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Minneapolis notebook: Doing their homework

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PHILADELPHIA – The Wachovia Center is about 2,500 miles from the Tucson, Ariz., campus of the University of Arizona. By contrast, you can get to the arena from Villanova University in about 10 minutes, maybe less, depending on traffic.

As a result, Sunday's ballgame between Wildcats had a decidedly Philly feeling to it. Or, put more succinctly, it was a home game for Villanova and very much a road trip for Arizona.

"Everything felt comfortable," Villanova coach Jay Wright said. "It felt like a home game against Connecticut."

Throughout the game, the local crowd stood and roared for Villanova, creating the only home-court advantage of these first two rounds. Such are the spoils for a No. 1 seed with a 26-4 record.

"I feel a little guilty; that was a home court tonight," Wright said. "We want to thank our fans and everyone who came out from Philly; that was a great atmosphere."

For the players, playing at home meant having family and friends nearby, and the convenience of not having to go through airports.

"It was definitely a home game for us today because the first game was not as loud," said senior guard Randy Foye, referring to the relative lack of noise during the Connecticut-Kentucky contest. "When we needed a stop, you heard the crowd and it was important for us down the stretch."

Despite the pro-Villanova energy from the crowd, Arizona gave Villanova's vaunted four-guard attack all it could handle. Though Arizona never grabbed the lead, Lute Olson's team drew within two points in the final minutes. They just couldn't close the gap.

"That was a fun college basketball game to be a part of," Wright said. "I hope [Arizona] is playing as well as anyone in college basketball right now because if they're not, we're in trouble in our next game."

Wright credited his senior guards Randy Foye and Allan Ray for maintaining composure throughout and leading the team to the 82-78 win.

"You just feel like they take the coaching out of your hands," Wright said of the high-coring duo, who combined for 49 points. "I had Speedy Claxton (at Hofstra) who was just like that. I never thought I would have another player like that and I've got two of them. I must have done something right."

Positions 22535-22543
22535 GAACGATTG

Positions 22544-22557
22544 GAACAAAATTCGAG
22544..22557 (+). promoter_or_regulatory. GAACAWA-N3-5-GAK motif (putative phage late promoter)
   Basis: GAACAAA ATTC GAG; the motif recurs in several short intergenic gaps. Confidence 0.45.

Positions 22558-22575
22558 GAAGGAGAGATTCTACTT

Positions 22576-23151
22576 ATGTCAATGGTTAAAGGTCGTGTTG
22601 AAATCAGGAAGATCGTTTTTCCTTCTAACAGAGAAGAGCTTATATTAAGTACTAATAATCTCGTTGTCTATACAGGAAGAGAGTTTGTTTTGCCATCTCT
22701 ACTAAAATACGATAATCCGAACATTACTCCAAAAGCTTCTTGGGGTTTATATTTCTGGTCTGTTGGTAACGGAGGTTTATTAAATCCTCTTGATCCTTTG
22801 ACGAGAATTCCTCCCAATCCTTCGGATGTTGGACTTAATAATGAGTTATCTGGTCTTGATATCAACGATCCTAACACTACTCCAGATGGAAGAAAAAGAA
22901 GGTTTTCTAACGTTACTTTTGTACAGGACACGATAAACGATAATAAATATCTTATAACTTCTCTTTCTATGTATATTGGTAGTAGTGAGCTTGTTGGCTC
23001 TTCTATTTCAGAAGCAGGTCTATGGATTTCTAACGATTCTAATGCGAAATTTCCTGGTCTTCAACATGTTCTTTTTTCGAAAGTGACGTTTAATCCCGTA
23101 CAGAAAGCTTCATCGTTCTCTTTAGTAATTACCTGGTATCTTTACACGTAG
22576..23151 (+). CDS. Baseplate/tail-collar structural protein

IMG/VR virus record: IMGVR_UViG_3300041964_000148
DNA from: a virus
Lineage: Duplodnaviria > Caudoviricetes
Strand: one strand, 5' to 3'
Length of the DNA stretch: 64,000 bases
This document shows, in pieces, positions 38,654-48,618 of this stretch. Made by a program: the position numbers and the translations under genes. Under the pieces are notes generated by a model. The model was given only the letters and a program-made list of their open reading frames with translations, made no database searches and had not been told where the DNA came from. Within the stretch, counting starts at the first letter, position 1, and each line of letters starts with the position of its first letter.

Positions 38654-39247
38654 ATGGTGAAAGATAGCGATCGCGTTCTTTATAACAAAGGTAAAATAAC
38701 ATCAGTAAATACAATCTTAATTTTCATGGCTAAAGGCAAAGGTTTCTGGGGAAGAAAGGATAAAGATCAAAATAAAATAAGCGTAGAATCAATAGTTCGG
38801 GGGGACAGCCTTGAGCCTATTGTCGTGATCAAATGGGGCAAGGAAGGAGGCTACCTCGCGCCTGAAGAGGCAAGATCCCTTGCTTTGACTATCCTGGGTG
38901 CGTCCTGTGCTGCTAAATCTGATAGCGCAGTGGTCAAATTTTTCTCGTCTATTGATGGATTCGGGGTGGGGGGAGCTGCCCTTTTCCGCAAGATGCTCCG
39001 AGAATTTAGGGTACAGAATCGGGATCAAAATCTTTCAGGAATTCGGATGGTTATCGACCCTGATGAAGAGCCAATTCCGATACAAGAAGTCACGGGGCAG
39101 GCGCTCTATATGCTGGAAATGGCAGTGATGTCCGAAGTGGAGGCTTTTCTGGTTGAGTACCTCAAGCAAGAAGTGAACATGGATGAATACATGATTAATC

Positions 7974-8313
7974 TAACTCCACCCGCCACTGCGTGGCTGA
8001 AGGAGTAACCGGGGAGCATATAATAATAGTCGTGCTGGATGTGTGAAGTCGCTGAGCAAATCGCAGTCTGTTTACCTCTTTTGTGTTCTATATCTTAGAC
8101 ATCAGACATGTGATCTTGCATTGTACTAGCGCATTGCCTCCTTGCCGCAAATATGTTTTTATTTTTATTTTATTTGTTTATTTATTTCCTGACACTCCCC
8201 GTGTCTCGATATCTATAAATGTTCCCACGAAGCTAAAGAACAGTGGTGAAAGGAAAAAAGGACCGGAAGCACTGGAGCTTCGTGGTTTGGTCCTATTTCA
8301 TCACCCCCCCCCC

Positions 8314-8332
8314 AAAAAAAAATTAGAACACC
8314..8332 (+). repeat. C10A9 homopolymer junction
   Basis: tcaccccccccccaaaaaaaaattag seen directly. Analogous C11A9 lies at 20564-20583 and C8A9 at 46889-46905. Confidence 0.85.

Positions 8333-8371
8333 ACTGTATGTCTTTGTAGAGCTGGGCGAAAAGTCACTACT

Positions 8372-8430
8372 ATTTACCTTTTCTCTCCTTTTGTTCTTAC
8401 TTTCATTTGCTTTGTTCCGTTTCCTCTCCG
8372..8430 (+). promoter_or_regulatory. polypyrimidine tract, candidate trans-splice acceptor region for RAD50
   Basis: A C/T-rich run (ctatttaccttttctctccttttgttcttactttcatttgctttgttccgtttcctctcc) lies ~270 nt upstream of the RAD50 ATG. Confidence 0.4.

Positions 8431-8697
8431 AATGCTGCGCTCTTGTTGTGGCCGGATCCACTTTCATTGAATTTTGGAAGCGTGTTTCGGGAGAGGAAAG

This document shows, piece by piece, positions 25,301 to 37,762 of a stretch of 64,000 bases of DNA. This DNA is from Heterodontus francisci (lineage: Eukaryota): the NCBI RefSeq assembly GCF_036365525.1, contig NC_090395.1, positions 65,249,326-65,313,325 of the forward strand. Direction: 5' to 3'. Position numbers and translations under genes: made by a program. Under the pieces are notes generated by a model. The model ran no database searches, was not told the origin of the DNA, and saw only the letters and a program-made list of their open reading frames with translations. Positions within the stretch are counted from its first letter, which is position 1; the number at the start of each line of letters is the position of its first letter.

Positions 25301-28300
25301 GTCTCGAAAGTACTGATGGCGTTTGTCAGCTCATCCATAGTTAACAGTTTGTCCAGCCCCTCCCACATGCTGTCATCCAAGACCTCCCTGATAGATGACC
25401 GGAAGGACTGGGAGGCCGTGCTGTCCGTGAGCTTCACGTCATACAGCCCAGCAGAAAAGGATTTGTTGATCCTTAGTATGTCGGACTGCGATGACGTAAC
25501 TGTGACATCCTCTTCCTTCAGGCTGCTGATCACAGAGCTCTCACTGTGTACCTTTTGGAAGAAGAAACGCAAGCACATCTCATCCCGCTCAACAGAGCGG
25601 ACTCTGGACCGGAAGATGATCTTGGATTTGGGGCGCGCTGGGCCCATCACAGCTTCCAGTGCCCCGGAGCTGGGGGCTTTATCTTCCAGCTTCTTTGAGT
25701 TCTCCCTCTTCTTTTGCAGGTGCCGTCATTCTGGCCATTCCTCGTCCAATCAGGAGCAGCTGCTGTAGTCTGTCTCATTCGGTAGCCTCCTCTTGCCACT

Villanova won't have a home court advantage any longer. In Minneapolis, the Wildcats will face a familiar foe in Boston College, a former Big East rival playing as well as any team in the country.

Of the No. 1 seeds, Villanova and Duke, which played in Greensboro, N.C., had distinct home court advantages in the first two rounds. For Memphis, playing in Dallas and headed to Oakland, and Connecticut, playing and Philadelphia and heading to D.C., the emphasis on the road to Indianapolis is road.

STILL CONNECTED

Florida junior forward Chris Richard and Connecticut senior swingman Rashad Anderson were high school teammates at Lakeland (Fla.) Kathleen High School. Now they have something else in common, as both of their teams have reached the Sweet 16.

The Gators and Huskies have followed drastically different paths on the way the round of 16. Florida, the No. 3 seed in the Minneapolis region, defeated South Alabama and Wisconsin-Milwaukee by an average of 24 points. It doesn't get much easier than that.

Connecticut, the No. 1 seed in the Washington, D.C. region, beat Albany and Kentucky by a total of 17 points. The Huskies flirted with disaster in the first round, nearly becoming the first No. 1 seed ever to lose to a No. 16 seed. They rallied to beat the Great Danes 72-59.

Florida was off Friday when Connecticut experienced its scare, but Richard wasn't watching Anderson and the Huskies on TV.

"Actually I was sleeping," Richard said. "But I heard they were down. My first reaction, when I heard they were down so much, I was like, Damn, we blew Albany up [83-64 on Nov. 10]. So we're going to have a great chance if we meet UConn in the Final Four.' "

If Anderson and Richard meet in this year's tournament, it would be April 1 in Indianapolis – in the national semifinals.


Ken Davis, reporting exclusively for Yahoo! Sports during the first two weeks of the NCAA tournament, also contributed to this notebook.

Greg Abel is a freelance writer based in Baltimore whose work has appeared in Sporting News, The Washington Post, the Los Angeles Times and Street & Smith's Sports Business Journal. He is covering the tournament exclusively for Yahoo! Sports from Philadelphia this week and Washington, D.C., next week.

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